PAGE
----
Strategy consultant Amy Bendel, 28, finds tending to her AllotMe property in Bethnal Green similarly therapeutic. After moving to London from Paris in early 2021, she was hoping to improve her work-life balance, but her flat share doesn’t have a garden.

On a visit to Hackney Farm, she saw an advert for AllotMe and browsed the local properties before settling on a £16-a-month front yard a 10-minute walk away.

After removing the weeds, she found some unused pots that she had filled with compost and planted with geraniums, hostas, bluebells, and delphiniums.

“Though the delphiniums are struggling a bit. It’s quite a shady place, so I didn’t get any vegetables.” Three months later, she visits her small plot almost every day. “There is something mindful and therapeutic about gardening. I’m always learning and it feels good to get dirt under my fingernails.”

Gardener Rosa Mechoni with property owner Helen Webster in New Malden

/ Daniel Hambury/Stella Pictures Ltd

Reap benefits in New Malden

People become gardeners for many different reasons, but Helen Webster’s motivation was frustration at seeing her 120-foot garden in New Malden being neglected. She decided to list an 11 square meter section of her garden with a new AllotMe tenant, Rosa, after discussing how the arrangement would work for both of them.

“I previously had three gardeners that I found through local ads, but with AllotMe, people are much more interested in gardening.”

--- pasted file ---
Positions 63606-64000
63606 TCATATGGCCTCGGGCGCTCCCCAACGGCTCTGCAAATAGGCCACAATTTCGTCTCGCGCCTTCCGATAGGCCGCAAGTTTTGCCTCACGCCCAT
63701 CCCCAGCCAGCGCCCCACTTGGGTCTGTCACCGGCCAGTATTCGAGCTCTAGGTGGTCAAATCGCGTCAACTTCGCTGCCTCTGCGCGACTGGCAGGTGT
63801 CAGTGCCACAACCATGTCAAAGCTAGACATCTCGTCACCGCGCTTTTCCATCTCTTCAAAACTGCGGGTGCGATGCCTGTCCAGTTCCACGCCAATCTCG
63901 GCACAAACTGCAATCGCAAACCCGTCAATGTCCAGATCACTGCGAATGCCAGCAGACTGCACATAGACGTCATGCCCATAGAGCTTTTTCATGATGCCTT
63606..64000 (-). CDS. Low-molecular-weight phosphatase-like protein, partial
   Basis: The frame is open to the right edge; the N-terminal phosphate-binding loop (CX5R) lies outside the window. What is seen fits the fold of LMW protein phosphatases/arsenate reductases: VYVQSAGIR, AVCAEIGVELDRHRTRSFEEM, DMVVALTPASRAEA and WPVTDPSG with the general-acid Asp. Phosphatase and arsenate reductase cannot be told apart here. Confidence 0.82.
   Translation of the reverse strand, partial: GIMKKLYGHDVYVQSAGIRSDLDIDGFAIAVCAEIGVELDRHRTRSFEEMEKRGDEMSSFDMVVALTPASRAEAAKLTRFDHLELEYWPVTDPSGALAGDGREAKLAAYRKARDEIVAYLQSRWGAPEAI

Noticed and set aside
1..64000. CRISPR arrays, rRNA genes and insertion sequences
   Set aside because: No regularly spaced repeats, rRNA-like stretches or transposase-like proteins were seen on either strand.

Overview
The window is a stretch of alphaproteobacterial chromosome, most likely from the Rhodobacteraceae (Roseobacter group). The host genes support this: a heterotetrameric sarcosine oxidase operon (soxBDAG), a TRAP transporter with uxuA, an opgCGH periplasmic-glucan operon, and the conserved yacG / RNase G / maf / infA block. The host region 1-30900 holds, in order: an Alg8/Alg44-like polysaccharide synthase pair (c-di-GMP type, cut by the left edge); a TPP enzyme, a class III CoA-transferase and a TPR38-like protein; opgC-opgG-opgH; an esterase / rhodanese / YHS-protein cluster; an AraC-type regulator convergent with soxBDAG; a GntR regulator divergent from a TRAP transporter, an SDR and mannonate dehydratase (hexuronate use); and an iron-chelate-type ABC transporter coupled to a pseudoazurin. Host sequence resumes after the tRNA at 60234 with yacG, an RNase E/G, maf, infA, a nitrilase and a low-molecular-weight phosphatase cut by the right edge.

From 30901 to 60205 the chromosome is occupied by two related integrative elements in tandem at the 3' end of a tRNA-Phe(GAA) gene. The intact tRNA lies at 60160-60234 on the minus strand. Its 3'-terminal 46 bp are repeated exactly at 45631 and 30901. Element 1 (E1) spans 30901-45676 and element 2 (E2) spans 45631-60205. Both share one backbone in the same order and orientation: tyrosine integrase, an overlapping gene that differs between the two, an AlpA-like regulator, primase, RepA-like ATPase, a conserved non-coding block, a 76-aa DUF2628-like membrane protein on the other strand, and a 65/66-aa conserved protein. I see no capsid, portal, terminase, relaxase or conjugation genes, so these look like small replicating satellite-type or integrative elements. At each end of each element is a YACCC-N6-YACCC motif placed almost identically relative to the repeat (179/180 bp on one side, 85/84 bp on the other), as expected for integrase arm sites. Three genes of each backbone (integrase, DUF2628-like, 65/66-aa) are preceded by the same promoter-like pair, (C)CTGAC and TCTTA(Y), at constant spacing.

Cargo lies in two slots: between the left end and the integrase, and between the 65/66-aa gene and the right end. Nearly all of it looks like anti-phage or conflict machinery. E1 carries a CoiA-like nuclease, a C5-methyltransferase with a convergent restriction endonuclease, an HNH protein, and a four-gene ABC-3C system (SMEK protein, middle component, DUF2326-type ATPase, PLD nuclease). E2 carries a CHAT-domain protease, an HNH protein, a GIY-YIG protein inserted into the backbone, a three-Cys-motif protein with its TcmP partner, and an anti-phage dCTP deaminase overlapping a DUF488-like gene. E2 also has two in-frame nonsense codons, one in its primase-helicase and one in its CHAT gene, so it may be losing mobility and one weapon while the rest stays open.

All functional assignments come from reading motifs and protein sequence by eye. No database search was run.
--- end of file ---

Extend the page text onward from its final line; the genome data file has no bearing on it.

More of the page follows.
Webster doesn’t have the time to keep an eye on her garden for a variety of reasons, but she hated the thought of the space being wasted.

“I used to grow vegetables, but now I don’t have the time. It’s all too much for me, so it’s great that someone can take some of it off my shoulders.”

Rosa Mechoni enjoys the security of gardening on private property, which she can access via a locked gate

/ Daniel Hambury/Stella Pictures Ltd

Her new tenant is an experienced gardener who no longer feels safe on her allotment due to the increasing crime rate.

Access to Webster’s garden is via a locked side gate, and this owner has not only provided her tenant with a small greenhouse, faucet and hose, but has gotten off to a great start by covering the ground with cardboard to protect the to create the perfect weed-free start to the increasingly popular “no-dig” gardening method. “Rosa, my new tenant, just needs to dig up compost and transplant her seedlings.”

Webster doesn’t charge a fee for her plot. “I totally understand when people have to do this, but I don’t want to. If Rosa wants to share her produce that would be great and I can share my potato harvest and cooking apples. I am really thankful that the garden is productive and being used.”